My dad called me “Twinkle Toes” because of my zest for life. He told me I was brave. He told me I was important. He told me I could do anything and I knew he believed it. He told me when I made smart decisions. He helped me sort the lies out from the truth; I could always count on him to always be honest with me. He taught me values. He modelled integrity and hard work. He helped me with my school work, explaining the tricky concepts to me. My brother and I respected him so much that we never misbehaved. And we both knew how much love our father had for us; his eyes said it all.

When I reached the age of ten, my dad remarried. Our whole world turned upside down. My father put my stepmom in charge of raising us. We hardly saw him after that. He climbed to great positions in the corporate world. Years later, I came to realize that my Dad never knew his importance in our lives. He never knew what an incredible father he had been to us. My mother, nanny and then stepmom caused such pain for us that subconsciously he felt he had failed us.

My dad no longer speaks to me. He lives across the country from me. I never was able to convince him of what an amazing father he was. He has other children with my stepmom and they are a big part of his life now that he is retired: I am happy he is not alone. But I believe he hurts every day because he feels he failed my brother and me. I will always love my dad and be grateful for those first 10 years of my life with him. I hope that whatever my dad is doing today, he has a good Father’s Day.

Lens of the Heart

Here are some excerpts from the hour long talk I gave at the Mindful Parenting conference last fall. You can see that there are many simple steps one can take to improve their relationship with their child and themselves. 🙂

I help parents understand this material in one-on-one sessions as well.

A Letter to My Daughters This Mother’s Day

When I met the father of my girls, I told him that having children would be the most important thing I ever did with my life. This baffled him because I was such a corporate girl, at the time. Shortly after we were married, I even went so far as to tell him that I thought we should apply for adoption, in case we were never able to have children. That’s how important having children was to me.

Giving birth and raising my girls has been the greatest pleasure of my life. And having my girls led me to my calling. Because of what they taught me, I get to be a “mother” to many individuals, through my company “The Resourceful Mother”.

I am dedicating this blog post to my girls, Taylor and Paige. Oh boy, the tears have already started welling up in my eyes…

Dearest Taylor and Paige,

Your bodies taught me the value of eating healthily and we can see the results of doing so in all aspects of our lives. Your emotions have shown me the value of truly feeling, then encouraged me to learn how to process those emotions properly and, in turn, allowed us to always find the perspective we needed to heal from any situation. Your minds have challenged me to find greater wisdom, guiding us to learning unique information about this world. Your spirits caused me to probe deeper into what lies beyond that which we are able to see and, as a result, we know that we are never alone on this planet and that there are a multitude of beings that help us each and every day. Your hearts, open wide right from the start, pried mine wide open, which then allowed us to keep our hearts wide open, as we navigated the trials of being human.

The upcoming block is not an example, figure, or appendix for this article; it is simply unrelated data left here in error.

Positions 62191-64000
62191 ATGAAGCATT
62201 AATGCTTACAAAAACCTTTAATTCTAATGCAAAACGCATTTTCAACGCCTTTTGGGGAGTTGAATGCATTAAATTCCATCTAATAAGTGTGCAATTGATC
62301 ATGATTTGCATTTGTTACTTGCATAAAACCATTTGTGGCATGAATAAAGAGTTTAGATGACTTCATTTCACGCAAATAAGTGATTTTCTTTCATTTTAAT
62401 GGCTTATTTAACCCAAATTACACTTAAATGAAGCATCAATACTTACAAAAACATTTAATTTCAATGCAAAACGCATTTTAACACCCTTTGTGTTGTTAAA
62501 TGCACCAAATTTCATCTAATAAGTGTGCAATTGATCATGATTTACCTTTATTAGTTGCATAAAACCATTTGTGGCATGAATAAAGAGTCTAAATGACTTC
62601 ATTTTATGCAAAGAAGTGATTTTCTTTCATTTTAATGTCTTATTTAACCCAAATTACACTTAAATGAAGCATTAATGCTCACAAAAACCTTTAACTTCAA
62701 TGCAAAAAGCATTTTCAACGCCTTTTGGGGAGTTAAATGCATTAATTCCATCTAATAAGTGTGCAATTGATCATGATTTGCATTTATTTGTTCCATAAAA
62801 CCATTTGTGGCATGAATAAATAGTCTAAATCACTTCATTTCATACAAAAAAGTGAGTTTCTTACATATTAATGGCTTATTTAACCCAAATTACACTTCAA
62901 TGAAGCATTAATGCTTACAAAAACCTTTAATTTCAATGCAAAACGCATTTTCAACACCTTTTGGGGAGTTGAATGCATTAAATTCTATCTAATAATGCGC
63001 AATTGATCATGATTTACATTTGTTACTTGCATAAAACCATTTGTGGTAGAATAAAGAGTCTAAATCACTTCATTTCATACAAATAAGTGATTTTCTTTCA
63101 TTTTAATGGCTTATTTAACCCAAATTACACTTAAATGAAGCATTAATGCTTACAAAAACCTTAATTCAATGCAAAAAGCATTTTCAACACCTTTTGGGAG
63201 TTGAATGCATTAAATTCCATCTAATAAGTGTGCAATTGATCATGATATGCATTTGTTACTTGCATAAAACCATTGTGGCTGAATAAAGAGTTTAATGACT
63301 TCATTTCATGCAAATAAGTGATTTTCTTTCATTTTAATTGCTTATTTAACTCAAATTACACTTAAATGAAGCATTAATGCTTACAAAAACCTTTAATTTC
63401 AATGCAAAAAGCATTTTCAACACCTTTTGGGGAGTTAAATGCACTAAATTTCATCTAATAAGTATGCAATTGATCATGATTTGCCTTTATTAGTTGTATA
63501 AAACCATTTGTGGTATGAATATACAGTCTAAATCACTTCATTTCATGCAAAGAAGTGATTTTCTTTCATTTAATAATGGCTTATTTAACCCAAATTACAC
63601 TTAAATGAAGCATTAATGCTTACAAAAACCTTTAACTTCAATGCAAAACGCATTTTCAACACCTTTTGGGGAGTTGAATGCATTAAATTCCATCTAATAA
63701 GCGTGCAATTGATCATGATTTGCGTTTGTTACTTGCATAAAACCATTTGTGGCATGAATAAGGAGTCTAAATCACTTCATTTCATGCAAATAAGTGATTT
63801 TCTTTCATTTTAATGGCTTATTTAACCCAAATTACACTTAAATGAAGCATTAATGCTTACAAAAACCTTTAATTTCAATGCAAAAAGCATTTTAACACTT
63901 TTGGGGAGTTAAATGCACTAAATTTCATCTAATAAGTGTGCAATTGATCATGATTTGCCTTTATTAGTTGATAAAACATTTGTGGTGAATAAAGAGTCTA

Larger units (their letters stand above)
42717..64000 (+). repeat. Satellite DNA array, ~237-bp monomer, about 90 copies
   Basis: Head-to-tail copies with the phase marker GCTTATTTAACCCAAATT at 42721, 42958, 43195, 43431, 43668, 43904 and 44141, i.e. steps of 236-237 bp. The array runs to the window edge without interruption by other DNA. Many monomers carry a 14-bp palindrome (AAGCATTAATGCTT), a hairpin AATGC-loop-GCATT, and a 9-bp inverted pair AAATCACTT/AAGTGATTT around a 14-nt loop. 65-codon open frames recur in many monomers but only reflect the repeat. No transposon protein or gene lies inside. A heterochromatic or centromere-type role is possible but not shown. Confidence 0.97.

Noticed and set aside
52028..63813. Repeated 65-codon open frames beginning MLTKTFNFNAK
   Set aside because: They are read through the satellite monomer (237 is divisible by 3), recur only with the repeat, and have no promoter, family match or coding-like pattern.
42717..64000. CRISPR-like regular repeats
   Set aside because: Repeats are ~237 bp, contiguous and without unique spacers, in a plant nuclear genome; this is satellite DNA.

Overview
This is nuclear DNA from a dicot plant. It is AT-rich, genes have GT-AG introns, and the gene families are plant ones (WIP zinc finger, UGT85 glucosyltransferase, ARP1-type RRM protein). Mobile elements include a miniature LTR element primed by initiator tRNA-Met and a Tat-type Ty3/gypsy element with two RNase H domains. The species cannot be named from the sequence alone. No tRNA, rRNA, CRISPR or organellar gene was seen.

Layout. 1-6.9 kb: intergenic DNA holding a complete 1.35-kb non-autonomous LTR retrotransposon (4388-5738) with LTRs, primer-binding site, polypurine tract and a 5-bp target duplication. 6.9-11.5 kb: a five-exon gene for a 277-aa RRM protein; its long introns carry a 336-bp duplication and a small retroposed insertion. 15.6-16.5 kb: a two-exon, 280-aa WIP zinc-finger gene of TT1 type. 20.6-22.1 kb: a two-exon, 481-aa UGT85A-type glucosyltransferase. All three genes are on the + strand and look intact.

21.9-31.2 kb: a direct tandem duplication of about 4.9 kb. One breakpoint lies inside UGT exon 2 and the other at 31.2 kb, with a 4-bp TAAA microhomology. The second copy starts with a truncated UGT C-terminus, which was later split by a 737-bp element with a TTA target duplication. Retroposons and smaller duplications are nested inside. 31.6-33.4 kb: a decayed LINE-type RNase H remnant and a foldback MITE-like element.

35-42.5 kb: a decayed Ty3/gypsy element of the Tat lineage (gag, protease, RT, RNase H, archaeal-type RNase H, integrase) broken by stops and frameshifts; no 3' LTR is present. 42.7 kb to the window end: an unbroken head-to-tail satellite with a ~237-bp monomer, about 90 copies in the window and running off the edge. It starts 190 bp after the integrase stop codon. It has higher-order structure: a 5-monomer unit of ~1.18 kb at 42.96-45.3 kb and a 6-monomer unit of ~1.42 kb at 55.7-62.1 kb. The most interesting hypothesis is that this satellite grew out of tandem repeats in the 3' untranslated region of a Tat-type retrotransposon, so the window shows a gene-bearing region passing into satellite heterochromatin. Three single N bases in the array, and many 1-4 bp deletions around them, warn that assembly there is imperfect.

I was not truly living until the two of you entered my life. I owe my energetic body, my deep joy, my unique wisdom, my deep connection to spirit and my great love and respect for myself and others to the two of you. And I now know that this is an opportunity that EVERY parent has when they give birth and raise a child.

We have spent almost 18 years learning from one another. This fall, you head off to university, Taylor. I don’t feel any pulls at my heart strings because I know I have done my job and you have done yours; I have full confidence that you have everything you need to venture forth in this world. And Paige, you will enter grade 11, and through your co-op, you will decide the direction you will take in venturing forth in this world. I have full confidence that you will make the right decision for you. Whether or not either one of you makes the large contribution to this world that you plan to make, our souls have evolved in the direction they were meant to go in.

I am infinitely grateful for the two of you. I thank you for the depth of our connection and for the profound joy and never-ending love that we experience. I thank you for giving me the family I always wanted so badly. Thank you for allowing me to celebrate the gift of YOU each Mother’s Day and every day of my life.

All my love and appreciation,

Mama

Easter – A Time to Love and Respect Ourselves

In Part One of this blog, we learned how to forgive another.

How do we know when we have forgiven another?

We have forgiven another when we can be around them or speak to them without being negatively affected by them. We no longer let what they do or say to us control our self-respect or well-being. The state we reach is called “detachment”. When we are detached, we can disagree with another but still love them. We no longer feel that we have to defend ourselves nor do we fear that they will trigger our old hurts. We see their pain or suffering, often coming to the realization that they don’t love themselves. And we know that their lack of love for themselves has NOTHING to do with us. As I say in my second book “If we can eventually reach the point where we no longer blame another but say instead, “I don’t believe the part of you that hurt me is who you really are,” then we know we have forgiven.”

It is important to know that once we forgive another, we don’t need to remain in a relationship with them. If they continue to disrespect us or refuse to act with love in their heart, the relationship can safely end.

In Part Two of this blog, we learned how to forgive ourselves.

How do we know when we have forgiven ourselves?